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  • PLEASE WEAR A MASK
  • OPENING TIMES: MON 8AM–7PM • TUE 8AM–7PM • WED 12PM–7PM • THUR 8AM–7PM • FRI 9AM–4PM • SAT 11AM–4PM • SUN CLOSED
  • PLEASE WEAR A MASK
  • CHRISTMAS OPENING TIMES: CLOSED 24th,25th,26th,27th DEC - Open 9am-4pm on 28th, 29th & 30th DEC - CLOSED 31st DEC, 1st, 2nd JAN - OPEN as normal from 3rd Jan 2023
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Psychosexual: Being in the Moment

12.01.23 5 minute read

For so many of us, being fully present in sexual experiences can be a real challenge. Our minds are simply so busy, we can struggle to avoid being distracted, or having our minds wander on to other things just as we want to connect to ourselves and our partners sexually.

There are a multitude of things that can pull us away from the present moment in sex, everything from noise in our environment, lack of privacy, worry, pain or discomfort, focus on other tasks in our lives or relationship difficulties (to name but a few!). These are all incredibly common, but they tend to serve to divert our attention away from our bodies and the sexual experience as it is happening.

This matters, because the more our attention shifts away from the present moment in sex, the less we are able to connect to things that can increase arousal and switch on the systems in our brains that can help build desire, maximise arousal and facilitate our bodies working in the way we want them to. The more distracted we become (whether that by worries or just thinking about something unrelated to sex), the less chance we have to build arousal consistently, or worse invite anxiety to build which often reduces the ability for our bodies to function sexually. Click here to learn more about how anxiety can impact our bodies in sex.

Here are some simple ways we can start to practice increase our attention onto the present moment.

Anchoring ourselves to our breath:

Take some time to try and focus on your breathing. This sounds simple, but we are often completely unaware of the sensations happening in our bodies at any given moment. Find some space to get comfortable and then explore trying to place your attention on the breath coming into your body and then moving back out again. Try to focus on what you are experiencing in your body now, in this moment.

Quite quickly, you may notice that you mind wanders. This is normal and what we expect our minds to do. When this happens, see if you can notice where your mind has wandered to, and then gently bring your attention back onto your breathing. You may need to do this many times, it does not matter, just practice noticing where you mind wanders to and then brining your attention back onto your breath.

You only have to do this for a couple of minutes at a time, but it can be a very useful way of demonstrating to your brain that it is possible, to place your attention into the present moment in spite of the feelings, thoughts and distractions that might come up for you.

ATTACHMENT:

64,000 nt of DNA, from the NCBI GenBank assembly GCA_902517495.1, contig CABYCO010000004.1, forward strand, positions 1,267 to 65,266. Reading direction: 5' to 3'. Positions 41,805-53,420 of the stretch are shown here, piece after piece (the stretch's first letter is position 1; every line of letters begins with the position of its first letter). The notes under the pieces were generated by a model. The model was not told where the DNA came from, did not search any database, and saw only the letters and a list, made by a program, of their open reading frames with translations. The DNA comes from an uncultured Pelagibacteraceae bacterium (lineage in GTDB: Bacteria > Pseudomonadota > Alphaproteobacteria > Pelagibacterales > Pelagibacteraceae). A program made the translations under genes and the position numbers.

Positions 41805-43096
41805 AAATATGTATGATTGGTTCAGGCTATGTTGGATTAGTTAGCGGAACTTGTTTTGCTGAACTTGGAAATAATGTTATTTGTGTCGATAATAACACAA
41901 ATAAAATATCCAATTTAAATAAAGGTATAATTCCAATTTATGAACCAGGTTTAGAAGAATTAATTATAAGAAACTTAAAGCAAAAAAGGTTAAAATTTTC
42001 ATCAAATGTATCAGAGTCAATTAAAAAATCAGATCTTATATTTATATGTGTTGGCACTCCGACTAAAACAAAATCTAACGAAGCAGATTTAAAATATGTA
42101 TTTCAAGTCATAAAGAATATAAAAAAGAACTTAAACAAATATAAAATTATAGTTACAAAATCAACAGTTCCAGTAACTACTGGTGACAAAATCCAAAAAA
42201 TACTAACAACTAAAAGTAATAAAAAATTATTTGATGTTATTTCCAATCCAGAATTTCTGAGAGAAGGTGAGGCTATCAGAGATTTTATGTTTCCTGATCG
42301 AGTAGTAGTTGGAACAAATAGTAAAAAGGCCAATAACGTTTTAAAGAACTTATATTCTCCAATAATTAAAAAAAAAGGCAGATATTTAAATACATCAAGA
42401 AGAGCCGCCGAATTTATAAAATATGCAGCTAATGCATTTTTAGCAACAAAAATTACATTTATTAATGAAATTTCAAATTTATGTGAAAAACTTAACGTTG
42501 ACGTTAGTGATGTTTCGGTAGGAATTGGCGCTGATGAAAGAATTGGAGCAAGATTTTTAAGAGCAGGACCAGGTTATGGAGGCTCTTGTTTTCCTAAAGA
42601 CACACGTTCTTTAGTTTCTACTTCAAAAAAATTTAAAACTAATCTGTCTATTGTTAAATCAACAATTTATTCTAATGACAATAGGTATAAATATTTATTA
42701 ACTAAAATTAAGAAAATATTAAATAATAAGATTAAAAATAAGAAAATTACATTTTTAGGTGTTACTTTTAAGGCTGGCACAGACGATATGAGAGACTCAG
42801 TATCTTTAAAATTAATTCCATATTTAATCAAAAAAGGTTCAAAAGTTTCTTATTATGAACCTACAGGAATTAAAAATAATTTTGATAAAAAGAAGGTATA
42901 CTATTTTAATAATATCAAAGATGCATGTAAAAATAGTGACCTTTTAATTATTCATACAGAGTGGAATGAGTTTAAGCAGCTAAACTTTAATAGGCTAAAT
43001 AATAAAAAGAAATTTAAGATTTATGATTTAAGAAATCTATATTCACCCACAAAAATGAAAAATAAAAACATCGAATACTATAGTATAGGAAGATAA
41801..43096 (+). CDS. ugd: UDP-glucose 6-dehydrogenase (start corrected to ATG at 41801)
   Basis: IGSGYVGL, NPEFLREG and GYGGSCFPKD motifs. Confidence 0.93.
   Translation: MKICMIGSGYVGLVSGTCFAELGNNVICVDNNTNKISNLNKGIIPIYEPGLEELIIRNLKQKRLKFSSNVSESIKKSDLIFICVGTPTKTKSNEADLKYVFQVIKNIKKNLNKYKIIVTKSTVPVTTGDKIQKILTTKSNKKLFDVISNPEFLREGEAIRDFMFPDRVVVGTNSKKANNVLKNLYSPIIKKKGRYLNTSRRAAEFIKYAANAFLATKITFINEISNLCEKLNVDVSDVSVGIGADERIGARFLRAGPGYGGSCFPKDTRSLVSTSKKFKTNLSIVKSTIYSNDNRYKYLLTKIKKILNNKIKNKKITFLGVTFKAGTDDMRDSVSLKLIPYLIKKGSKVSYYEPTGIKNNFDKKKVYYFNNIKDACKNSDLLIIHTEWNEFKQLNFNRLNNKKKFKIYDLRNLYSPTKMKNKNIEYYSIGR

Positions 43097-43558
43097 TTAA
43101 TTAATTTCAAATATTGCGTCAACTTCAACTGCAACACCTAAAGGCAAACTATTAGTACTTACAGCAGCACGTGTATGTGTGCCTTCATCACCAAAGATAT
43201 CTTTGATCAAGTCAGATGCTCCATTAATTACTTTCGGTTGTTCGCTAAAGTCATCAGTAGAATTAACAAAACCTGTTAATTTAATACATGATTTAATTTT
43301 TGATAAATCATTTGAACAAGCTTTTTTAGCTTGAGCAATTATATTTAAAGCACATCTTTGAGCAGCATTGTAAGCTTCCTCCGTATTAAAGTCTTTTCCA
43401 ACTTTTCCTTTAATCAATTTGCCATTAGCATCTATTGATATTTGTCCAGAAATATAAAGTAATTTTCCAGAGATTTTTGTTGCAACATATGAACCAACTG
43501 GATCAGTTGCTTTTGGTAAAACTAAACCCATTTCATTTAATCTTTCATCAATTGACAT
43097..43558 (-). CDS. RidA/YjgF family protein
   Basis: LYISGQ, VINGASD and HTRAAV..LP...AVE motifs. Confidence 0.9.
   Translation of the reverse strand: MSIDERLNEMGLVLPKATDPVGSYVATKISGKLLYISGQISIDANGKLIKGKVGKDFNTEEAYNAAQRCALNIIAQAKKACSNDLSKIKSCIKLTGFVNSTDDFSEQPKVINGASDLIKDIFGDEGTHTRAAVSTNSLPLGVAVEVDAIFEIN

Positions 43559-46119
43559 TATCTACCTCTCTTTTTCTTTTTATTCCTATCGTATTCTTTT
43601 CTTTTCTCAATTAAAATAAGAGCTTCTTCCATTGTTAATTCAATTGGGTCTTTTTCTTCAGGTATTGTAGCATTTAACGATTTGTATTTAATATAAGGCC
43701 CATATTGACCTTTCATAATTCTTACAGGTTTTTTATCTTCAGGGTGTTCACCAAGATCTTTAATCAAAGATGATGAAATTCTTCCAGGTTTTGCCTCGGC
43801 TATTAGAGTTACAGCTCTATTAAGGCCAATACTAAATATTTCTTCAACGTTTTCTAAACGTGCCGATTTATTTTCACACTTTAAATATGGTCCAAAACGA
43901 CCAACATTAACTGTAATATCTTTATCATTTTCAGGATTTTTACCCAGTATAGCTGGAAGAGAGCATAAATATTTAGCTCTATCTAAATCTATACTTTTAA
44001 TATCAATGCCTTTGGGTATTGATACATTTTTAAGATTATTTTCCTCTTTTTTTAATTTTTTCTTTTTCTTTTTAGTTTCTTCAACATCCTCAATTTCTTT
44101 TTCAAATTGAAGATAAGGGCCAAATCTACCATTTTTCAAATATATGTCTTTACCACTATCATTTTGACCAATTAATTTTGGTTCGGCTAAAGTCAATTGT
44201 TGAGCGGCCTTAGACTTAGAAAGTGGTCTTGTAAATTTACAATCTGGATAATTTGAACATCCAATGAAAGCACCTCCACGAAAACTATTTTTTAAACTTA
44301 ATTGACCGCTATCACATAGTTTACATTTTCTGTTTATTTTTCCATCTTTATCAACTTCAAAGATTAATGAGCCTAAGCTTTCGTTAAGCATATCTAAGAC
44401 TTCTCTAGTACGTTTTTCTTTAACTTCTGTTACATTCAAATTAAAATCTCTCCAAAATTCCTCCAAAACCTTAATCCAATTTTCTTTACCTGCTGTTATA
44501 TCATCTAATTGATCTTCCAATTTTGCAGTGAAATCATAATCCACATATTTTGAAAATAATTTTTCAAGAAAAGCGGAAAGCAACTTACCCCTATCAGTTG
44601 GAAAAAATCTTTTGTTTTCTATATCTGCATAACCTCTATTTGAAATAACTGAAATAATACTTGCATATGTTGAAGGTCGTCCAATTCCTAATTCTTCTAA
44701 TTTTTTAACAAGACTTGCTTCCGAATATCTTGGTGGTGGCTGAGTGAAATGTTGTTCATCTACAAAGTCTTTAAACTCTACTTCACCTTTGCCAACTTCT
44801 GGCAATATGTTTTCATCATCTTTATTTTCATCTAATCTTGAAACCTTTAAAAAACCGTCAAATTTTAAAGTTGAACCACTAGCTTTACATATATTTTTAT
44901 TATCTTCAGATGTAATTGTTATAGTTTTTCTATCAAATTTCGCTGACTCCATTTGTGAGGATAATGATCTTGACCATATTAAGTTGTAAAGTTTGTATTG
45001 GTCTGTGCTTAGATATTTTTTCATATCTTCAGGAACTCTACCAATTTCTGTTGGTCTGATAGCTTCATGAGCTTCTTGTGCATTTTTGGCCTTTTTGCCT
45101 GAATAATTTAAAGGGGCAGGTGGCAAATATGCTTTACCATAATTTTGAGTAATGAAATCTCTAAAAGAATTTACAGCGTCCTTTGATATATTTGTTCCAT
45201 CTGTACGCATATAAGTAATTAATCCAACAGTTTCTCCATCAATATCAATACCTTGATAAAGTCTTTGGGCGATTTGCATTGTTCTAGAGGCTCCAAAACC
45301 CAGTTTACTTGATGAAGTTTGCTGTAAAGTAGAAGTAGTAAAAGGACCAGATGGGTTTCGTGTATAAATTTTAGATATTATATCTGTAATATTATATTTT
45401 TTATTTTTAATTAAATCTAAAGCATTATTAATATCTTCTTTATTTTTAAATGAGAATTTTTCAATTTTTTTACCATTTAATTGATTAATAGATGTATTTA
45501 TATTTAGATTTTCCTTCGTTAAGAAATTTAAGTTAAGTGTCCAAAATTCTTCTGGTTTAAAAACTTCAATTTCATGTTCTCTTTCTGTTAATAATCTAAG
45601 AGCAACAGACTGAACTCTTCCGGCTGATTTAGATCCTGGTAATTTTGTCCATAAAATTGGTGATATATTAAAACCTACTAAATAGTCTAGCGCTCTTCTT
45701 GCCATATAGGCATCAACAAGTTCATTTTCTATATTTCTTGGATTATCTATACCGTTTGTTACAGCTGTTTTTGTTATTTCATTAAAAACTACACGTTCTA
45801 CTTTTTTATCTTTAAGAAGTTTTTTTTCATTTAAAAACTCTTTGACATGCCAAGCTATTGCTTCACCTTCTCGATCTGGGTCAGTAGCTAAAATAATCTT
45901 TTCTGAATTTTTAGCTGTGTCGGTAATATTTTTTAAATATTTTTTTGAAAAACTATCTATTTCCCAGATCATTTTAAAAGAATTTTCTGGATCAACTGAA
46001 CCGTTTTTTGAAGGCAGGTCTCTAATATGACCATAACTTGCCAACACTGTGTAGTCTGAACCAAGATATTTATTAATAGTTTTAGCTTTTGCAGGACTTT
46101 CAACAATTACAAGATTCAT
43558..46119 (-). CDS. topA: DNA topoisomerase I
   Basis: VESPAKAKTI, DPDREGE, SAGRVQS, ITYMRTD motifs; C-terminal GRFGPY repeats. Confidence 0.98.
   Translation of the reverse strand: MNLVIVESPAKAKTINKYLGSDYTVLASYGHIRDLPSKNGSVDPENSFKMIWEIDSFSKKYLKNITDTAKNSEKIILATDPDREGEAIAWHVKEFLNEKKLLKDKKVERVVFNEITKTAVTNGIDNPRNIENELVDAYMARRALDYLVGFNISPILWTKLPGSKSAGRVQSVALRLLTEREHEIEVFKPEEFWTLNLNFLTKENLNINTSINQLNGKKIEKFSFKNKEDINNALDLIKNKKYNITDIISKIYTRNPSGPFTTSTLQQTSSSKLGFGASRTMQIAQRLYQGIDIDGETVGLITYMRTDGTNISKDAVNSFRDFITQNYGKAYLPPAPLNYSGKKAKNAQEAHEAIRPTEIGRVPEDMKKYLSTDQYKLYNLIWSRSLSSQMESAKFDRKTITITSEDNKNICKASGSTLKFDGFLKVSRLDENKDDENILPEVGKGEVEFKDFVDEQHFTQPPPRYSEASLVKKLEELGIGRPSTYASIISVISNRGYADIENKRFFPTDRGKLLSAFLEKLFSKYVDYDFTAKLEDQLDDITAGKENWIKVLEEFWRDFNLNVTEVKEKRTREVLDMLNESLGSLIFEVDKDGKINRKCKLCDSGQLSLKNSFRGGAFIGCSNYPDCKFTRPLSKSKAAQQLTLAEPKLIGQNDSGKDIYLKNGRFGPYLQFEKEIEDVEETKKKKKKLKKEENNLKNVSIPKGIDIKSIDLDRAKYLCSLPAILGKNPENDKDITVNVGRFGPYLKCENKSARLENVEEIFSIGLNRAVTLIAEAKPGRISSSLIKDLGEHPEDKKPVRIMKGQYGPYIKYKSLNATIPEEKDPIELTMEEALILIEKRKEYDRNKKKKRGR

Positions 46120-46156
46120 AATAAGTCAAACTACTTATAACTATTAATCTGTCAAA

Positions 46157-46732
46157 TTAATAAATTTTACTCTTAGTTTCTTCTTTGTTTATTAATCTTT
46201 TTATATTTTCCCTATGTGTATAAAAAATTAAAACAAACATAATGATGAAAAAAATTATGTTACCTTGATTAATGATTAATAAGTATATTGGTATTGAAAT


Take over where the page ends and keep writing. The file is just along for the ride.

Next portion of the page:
Anchoring ourselves to the present in everyday tasks:

An extension of the breathing exercise is to also practice trying to connect in the present moment in tasks we are performing throughout the day. For so much of the activity we engage in we are distracted; thinking of other things, planning the rest of our day or shifting our attention between multiple things.

For this exercise it is good to pick an activity that we often do without thinking too much about. We usually recommend relatively mundane things, like brushing your teeth, washing dishes or walking to work. These are things we frequently do whilst simultaneously thinking about or being distracted by other things.

Take moment to make an active decision to place your attention onto an activity of your choosing. To become more anchored to the present try to place your attention onto your senses in this moment. What can you feel? What do you hear, taste, smell, see?

As in the previous exercise, see if you can practice staying connected to your sensory experience in this activity. If you mind wanders (which it almost inevitably will), just notice where it wanders to and bring your attention back onto the activity you have decided to be present with. Again this only have to be a 1-2 minute exercise but done regularly can help our brains to get increasingly used to creating a present moment focus and doing so in a range of real world contexts.

Self exploration and present moment focus

Oonce you have begun to practice becoming more present in everyday contexts we can start to apply this more directly to our experiences of being with our own bodies.

Self-touch: You do not need to feel aroused before or during this exercise, although if arousal builds this is also ok. Spend time touching your body and try to generate a range of sensations through different forms of touch. This can include any part of your body and does not need to include genitals if you do not want it to. Focus on paying attention to the sensations that feel good. If you become highly aroused, e.g. get an erection or become lubricated, that is ok, but the aim of this exercise is not to reach a particular goal. It is not about becoming aroused or reaching orgasm, and it is not about any form of sexual act.

Instead try to keep your attention on sensations as they are happening in the moment. Focus on your senses, what do you feel, hear, see? Try to notice what these sensations actually feel like in your body. If you mind wanders, try to notice where it wanders to, and then bring your attention back onto your body.

Again you do not need to do this for a long time (typically 5 -10 minutes maximum is recommended), however the more opportunities you have to explore becoming more present with your body through sensual touch the more likely it will be that we can stay connected in partnered or others form of sexual experience.

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